I like the idea of it – holiday international air travel that is. (Or at least I did until recently when peri-menopause kicked in – and several planes dropped out of the sky and into the Atlantic, but let’s not dwell on that.)
The buzz of the airport, the promise of an exotic locale, and the lure of duty-free bargains.
It doesn’t matter that I don’t need another perfume, lipstick or that one litre bottle of Midori. It’s the thrill of buying at less than retail. I feel like a winner! But every time I go overseas (okay, it’s not often), I spend a few hundred dollars I can ill-afford, on make-up and other paraphernalia I don’t need and more than likely don’t even want. I once bought a pure Merino woollen shawl that subsequently was given to the dog! I always justify my purchases by saying, ‘It was a bargain. I couldn’t say no.’
Once seated on the plane, I accept everything the flight attendants offer.
Yesterday’s newspaper? Yes, please.
How about a pair of paper-thin cotton socks that don’t keep your feet warm or protect you from the perils of the bathroom floor? Absolutely.
We’ll just add that to the booty of ear-plugs, annoying head-phones that never sit on my head properly, and the eye mask I acquired as I was walking down the aisle. The plane hasn’t even taken off yet, but I’m feeling pretty darn pleased with myself. Yes, I’ve spent all my money buying duty-free frivolities but look at all the freebies I’ve been given. And I haven’t even mentioned the miniscule pillow and threadbare navy rug I’ve commandeered. Squished into an uncomfortable cattle-class seat, surrounded by useless goodies, I can’t move a centimetre.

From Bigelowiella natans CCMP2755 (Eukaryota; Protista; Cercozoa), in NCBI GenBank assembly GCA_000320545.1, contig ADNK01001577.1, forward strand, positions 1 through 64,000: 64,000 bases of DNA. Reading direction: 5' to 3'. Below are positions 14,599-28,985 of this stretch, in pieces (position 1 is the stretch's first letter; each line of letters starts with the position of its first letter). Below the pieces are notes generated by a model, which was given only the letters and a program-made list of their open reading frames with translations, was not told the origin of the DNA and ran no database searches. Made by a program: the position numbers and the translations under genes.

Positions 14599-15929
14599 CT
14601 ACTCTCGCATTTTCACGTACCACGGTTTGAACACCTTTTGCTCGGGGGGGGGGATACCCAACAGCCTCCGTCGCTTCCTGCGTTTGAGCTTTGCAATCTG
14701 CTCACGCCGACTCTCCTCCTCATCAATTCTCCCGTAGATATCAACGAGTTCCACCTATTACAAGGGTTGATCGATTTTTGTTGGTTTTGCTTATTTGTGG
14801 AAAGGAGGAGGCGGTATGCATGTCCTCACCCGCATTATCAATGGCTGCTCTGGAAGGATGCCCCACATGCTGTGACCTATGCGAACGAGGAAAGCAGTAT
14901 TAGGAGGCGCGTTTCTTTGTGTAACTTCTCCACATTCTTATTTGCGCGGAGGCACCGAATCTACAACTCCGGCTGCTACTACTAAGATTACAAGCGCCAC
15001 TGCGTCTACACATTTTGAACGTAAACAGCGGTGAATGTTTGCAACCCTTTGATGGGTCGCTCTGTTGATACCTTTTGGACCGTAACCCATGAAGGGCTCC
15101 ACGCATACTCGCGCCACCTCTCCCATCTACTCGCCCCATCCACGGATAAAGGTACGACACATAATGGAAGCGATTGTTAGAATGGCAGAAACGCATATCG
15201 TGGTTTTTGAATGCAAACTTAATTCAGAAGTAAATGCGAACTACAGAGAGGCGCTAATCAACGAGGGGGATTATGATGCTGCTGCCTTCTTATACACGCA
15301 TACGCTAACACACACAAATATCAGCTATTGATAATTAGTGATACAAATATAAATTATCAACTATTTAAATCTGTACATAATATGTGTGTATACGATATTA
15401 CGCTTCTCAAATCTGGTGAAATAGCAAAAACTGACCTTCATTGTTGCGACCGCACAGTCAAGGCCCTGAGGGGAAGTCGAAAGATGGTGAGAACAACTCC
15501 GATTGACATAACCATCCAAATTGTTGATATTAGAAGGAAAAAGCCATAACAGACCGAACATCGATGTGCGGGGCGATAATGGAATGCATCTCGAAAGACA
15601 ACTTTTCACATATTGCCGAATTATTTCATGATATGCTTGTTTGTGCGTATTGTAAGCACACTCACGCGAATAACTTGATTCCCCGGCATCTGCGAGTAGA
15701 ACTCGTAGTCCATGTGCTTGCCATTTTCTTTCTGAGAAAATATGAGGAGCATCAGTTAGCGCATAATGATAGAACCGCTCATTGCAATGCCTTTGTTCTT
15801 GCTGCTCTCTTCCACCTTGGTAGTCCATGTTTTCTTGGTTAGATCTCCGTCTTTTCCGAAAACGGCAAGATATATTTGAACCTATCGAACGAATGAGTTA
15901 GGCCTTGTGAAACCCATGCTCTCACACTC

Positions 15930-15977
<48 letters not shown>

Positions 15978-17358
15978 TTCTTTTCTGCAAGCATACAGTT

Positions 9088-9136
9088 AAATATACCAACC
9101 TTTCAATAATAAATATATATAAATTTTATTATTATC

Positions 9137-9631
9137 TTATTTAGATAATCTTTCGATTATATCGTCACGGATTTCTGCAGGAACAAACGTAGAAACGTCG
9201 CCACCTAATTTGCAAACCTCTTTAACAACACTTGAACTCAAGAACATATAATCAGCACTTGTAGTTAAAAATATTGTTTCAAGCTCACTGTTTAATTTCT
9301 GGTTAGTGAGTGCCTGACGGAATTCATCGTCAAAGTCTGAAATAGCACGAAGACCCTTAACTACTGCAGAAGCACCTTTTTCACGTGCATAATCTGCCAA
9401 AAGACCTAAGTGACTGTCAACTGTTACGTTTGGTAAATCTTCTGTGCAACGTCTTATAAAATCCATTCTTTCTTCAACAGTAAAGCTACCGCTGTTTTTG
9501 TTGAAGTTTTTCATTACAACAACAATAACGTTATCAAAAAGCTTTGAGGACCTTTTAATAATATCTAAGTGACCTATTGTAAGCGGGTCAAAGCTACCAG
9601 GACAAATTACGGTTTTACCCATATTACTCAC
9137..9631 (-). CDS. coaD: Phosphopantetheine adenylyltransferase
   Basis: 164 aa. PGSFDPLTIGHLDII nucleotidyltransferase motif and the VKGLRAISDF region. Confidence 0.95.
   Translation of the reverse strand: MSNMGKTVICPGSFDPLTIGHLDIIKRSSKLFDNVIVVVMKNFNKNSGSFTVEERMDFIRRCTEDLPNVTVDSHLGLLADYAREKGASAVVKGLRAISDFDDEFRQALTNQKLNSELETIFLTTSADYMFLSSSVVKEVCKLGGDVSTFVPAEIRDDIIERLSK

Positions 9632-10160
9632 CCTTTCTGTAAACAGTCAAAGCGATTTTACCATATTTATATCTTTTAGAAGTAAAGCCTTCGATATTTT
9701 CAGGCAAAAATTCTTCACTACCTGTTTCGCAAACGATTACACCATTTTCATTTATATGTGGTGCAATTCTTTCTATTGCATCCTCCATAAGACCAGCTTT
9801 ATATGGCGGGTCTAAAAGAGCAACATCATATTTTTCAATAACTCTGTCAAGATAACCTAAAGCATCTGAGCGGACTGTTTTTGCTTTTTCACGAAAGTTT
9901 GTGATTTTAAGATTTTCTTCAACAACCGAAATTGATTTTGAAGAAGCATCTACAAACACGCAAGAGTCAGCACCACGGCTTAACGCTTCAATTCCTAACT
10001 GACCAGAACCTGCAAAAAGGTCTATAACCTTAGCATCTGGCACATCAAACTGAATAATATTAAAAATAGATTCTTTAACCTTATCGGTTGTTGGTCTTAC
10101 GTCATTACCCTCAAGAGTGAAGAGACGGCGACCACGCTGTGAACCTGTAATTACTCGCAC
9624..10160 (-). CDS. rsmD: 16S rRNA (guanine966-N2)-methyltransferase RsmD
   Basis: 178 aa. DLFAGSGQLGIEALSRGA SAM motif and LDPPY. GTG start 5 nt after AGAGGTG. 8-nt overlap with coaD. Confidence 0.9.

Inevitably, the man seated beside me weighs a tonne and his right arm encroaches on my armrest and I can only stare out the window for fear of making eye contact and having to start a conversation with him.
Usually, but not always, it’s raining when the plane starts taxiing down the runway. And as it takes off, I’m thinking, ‘Is this it? Am I going down?’ Usually these fatalistic thoughts are fleeting because I know the most dangerous time for crashes is during take-off and landing. (I’ve since added Severe Electrical Storms to that list. And in my mind, a light sprinkling of rain is close to a SES, and therefore sufficient cause for hysteria.)
When I hear the wheels fold up into the under carriage, I’m still thinking, ‘Am I going to die on this plane with all this ridiculous make-up I’ll never wear and Midori, I’ll never drink?’ Part of me, most of me, actually, wants to rip the top off the Midori and start guzzling but that’s rather undignified, so I refrain. I couldn’t even if I wanted to because the man beside me will be snoring and given that I’ll be in the window seat, prime viewing for when disaster occurs, I can’t reach the overhead locker!
So I calm myself down by perusing the in-flight duty-free magazine and congratulate myself on the restraint I have shown so far. There are so many gadgets and trinkets: Opal encrusted koala broaches, for example. Nothing anyone would ever want but obviously, they sell!
At 40,000ft, flying over the sea, I’m feeling more relaxed, thanks to a couple of glasses of bubbles and a heavy head. But suddenly the plane goes deathly quiet (poor choice of words?) and I can no longer hear the roar of the engines. How can the engines be operating if there’s no noise?
What the hell is keeping the plane in the sky?
After waking my snoring neighbour and forcefully grabbing a passing flight attendant’s jacket, I explain my concerns. She rolls her eyes and assures me that everything is ‘normal’ and that the engine is in perfect working order.
Likely story! I gaze up at the overhead compartments. Time to crack open the Midori and lipstick. Maybe a dab of perfume. If I’m going down, I might as well go down, drunk, but smelling fragrant and with my lippie on!
*PS As luck would have it, I’m off to London in six weeks! Six weeks! I can barely contain my excitement!